The majority of agile related articles, blogs, books keep telling us that value is paramount and that we should sequence work by value and that we should be value driven. However, none seem to tell us what exactly value is and what exactly the author means. A notable exception would be the well thought out work available at Black Swan Farming’s Web site.
Most likely, this lack of specificity is due to the realization that nailing down the definition of value is hard and we run into all sorts of problems when we try and concretely define what that term really means.
The first question that pops into mind is: “Are we talking about customer value, or business value, or operational value?” Those three are not the same and sometimes what’s perceived as valuable from one perspective is frowned upon by another (e.g., better utilization of pizza delivery drivers/vehicles negatively affects quick delivery to customers). Additionally, the word customer is ambiguous–are we referring to the user or the buyer of our product or service?
To complicate matters further, we often have situations where something may have customer value but no business value. For example, the company may not want to invest in the development of products or functionality because it is too costly relative to the revenue it’ll provide; likely will be hard to maintain; or inconsistent with the company’s strategy, competitive positioning, or brand. In certain situations, the reverse is also true–there are things that may be valuable to the business but not to the company’s customers. A company investing in analytics and business intelligence reporting to better determine how to target customer segments, or a company consciously making a decision to deliberately lose X% the least profitable (or unprofitable) customers, are examples of items with no customer but significant business value. The same line of thinking can be applied to operational value as well–things need to be done to keep the lights on or to improve the ability of existing systems to service current and anticipated needs.
As if that wasn’t enough, a further complicating factor is that value is not a constant; it changes over time. Fashion trends and seasonal clothing are examples where value becomes negligible at the end of a narrow time window. On the other hand, the value of specific tax functionality increases dramatically the closer we get to tax season but plunges once early tax filers discover that the functionality they need doesn’t exists. A similar but smaller window opens up for late filers but that disappears after April 15th as well. What this means is that we cannot prioritize work based on “value” once and forget about it–there is a need to revisit this every so often.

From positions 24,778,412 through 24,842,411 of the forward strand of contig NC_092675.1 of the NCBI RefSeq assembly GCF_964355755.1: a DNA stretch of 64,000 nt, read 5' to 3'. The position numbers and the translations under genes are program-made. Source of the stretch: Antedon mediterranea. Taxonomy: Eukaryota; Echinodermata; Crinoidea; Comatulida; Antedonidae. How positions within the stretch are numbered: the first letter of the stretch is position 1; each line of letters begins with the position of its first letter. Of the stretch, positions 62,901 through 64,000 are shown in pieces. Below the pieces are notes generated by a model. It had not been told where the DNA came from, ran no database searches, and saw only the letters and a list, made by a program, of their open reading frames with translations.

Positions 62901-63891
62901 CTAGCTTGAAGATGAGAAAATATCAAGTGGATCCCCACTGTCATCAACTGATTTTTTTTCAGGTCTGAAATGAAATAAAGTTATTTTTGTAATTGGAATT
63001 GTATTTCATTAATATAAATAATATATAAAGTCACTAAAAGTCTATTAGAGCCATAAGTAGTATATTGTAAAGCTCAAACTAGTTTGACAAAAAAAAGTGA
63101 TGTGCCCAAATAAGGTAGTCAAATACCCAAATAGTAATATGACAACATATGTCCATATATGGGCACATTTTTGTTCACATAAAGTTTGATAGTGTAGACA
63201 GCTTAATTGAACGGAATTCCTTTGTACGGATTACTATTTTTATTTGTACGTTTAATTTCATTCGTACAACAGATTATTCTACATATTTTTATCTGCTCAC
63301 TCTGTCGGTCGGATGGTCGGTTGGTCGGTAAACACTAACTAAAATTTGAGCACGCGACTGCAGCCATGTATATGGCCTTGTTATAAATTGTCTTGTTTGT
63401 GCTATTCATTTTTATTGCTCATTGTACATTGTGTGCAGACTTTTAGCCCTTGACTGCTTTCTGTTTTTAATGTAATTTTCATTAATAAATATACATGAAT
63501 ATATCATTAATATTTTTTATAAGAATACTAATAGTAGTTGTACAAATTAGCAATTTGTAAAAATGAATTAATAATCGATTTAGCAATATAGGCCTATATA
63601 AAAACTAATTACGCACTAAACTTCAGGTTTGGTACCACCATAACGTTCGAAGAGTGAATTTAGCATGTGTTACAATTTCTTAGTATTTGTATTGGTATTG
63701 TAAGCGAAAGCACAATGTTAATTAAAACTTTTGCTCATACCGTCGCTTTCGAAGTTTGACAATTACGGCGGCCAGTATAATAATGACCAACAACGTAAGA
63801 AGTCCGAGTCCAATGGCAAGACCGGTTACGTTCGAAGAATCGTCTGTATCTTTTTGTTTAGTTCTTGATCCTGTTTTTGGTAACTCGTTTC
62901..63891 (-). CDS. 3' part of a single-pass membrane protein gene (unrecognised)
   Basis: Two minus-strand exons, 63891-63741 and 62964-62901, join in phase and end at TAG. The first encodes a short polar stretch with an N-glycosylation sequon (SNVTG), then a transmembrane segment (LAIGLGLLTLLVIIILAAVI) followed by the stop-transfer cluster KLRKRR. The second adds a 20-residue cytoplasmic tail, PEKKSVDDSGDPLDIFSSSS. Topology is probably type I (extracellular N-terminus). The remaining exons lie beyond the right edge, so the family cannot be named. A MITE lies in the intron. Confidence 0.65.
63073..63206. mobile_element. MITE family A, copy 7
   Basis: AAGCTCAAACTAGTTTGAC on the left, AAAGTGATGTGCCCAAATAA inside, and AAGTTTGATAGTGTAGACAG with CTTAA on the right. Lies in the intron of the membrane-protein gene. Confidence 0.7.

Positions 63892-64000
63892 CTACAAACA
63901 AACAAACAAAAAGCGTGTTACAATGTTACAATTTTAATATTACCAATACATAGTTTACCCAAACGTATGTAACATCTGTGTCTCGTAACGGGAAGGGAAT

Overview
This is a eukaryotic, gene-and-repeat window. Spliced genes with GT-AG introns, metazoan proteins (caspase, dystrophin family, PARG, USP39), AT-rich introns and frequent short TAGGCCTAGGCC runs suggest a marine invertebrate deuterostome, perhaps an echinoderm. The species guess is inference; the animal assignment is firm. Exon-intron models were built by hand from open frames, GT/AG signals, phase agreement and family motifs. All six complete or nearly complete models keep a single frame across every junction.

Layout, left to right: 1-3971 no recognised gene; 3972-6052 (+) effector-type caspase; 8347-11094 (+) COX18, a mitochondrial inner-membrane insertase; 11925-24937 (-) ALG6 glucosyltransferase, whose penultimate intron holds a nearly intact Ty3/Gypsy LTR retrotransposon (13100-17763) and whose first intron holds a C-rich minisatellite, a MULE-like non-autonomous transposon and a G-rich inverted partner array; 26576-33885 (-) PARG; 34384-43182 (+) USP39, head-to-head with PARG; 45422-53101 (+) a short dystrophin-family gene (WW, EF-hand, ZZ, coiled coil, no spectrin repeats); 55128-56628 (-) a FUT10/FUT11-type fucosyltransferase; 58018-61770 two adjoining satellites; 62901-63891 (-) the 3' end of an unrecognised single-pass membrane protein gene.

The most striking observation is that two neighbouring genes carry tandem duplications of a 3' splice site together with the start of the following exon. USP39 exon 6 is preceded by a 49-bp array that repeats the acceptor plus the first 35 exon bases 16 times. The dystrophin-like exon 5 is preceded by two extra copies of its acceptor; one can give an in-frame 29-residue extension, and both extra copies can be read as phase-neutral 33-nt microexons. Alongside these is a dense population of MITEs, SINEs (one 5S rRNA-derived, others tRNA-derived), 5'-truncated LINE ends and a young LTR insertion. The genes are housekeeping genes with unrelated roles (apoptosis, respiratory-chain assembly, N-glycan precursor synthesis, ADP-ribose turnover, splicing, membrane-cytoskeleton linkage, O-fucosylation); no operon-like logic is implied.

And finally, we ignore the very real possibility that someone else will come along into the market, disrupt it, and refute all of our assumptions. This becomes more likely in competitive environments for high value-add products, services, or features.
A number of IT departments try to get around this problem by treating the business as a customer and by doing what the business asks for in the order asked for. But, the business is NOT the customer! They are partners that together provide value to the customers. When we start treating internal groups as customers we lose sight of the real customers and start prioritizing work based on the (often conflicting) needs or perceptions of the many internal groups.
Common ways of calculating “business value” are ROI–the benefit (or return) of an investment divided by the cost of the investment expressed as a percentage or a ratio–and NPV, that unlike the point-in-time ROI considers the flows of money over time. However, NPV is difficult to calculate accurately due to significant assumptions about discount rates and future inflows. And neither work well when dealing with non-profits–they care about other things over making financial profits. In reality, there are multiple goals of an organization:
– reduce costs
– gain market share
– build better relationships with a customer segment or intermediary (e.g., latino roofing contractors)
– increase assets under management
– code maintainability, security needs
And when we really think about it, doesn’t the, currently in-vogue, term “business value” really mean what is valuable to the company? And shouldn’t everyone and every group/function/division already be doing what the company values? Does the term “business value” as currently used really add any additional meaning?
Considering the difficulties, I’ve come to believe that we need to abandon the idea that business value is a simple formula into which we can plug-in values ahead of time and apply to feature sequencing. Instead, we need to realize that “value” requires interpretation–and sometimes a sole product owner doing all the interpretation does not make work well.
We instead need to focus on the organization’s goals and the desired outcomes. Value of proposed initiatives, then is their ability and degree to address the sought after strategic goals. Lower level initiatives/projects/whatever should be in support of those higher-level goals–the battles should help win the war.
And because, of the rapid rate of change, we cannot know up-front exactly to what degree an individual initiative will contribute to the higher-level goal(s), we must treat the proposed initiatives as hypothesis. As we really do not know with certainty what is valuable and to what extent, we encourage experimentation, learning, and continuously improving our ability to meet the desired goals.
How have you defined and used value when sequencing work?